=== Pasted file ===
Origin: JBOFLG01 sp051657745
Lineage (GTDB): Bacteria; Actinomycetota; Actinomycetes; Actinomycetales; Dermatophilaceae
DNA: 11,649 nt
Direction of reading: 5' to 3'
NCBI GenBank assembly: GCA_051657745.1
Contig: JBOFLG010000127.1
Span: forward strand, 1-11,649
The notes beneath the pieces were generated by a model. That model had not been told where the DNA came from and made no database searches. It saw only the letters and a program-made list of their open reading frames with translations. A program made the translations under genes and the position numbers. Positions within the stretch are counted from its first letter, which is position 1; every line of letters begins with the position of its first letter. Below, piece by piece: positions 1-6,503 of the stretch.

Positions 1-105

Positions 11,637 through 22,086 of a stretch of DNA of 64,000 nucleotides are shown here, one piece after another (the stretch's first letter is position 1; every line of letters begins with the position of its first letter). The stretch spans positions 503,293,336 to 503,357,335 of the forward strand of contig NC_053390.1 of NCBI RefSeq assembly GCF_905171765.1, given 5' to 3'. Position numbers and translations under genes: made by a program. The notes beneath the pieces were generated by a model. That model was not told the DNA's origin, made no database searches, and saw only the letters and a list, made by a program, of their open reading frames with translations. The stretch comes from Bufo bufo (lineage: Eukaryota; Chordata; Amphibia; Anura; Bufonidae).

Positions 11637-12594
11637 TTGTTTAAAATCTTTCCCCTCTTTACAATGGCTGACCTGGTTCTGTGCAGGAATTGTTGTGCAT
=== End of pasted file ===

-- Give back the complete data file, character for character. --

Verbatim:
Origin: JBOFLG01 sp051657745
Lineage (GTDB): Bacteria; Actinomycetota; Actinomycetes; Actinomycetales; Dermatophilaceae
DNA: 11,649 nt
Direction of reading: 5' to 3'
NCBI GenBank assembly: GCA_051657745.1
Contig: JBOFLG010000127.1
Span: forward strand, 1-11,649
The notes beneath the pieces were generated by a model. That model had not been told where the DNA came from and made no database searches. It saw only the letters and a program-made list of their open reading frames with translations. A program made the translations under genes and the position numbers. Positions within the stretch are counted from its first letter, which is position 1; every line of letters begins with the position of its first letter. Below, piece by piece: positions 1-6,503 of the stretch.

Positions 1-105

Positions 11,637 through 22,086 of a stretch of DNA of 64,000 nucleotides are shown here, one piece after another (the stretch's first letter is position 1; every line of letters begins with the position of its first letter). The stretch spans positions 503,293,336 to 503,357,335 of the forward strand of contig NC_053390.1 of NCBI RefSeq assembly GCF_905171765.1, given 5' to 3'. Position numbers and translations under genes: made by a program. The notes beneath the pieces were generated by a model. That model was not told the DNA's origin, made no database searches, and saw only the letters and a list, made by a program, of their open reading frames with translations. The stretch comes from Bufo bufo (lineage: Eukaryota; Chordata; Amphibia; Anura; Bufonidae).

Positions 11637-12594
11637 TTGTTTAAAATCTTTCCCCTCTTTACAATGGCTGACCTGGTTCTGTGCAGGAATTGTTGTGCAT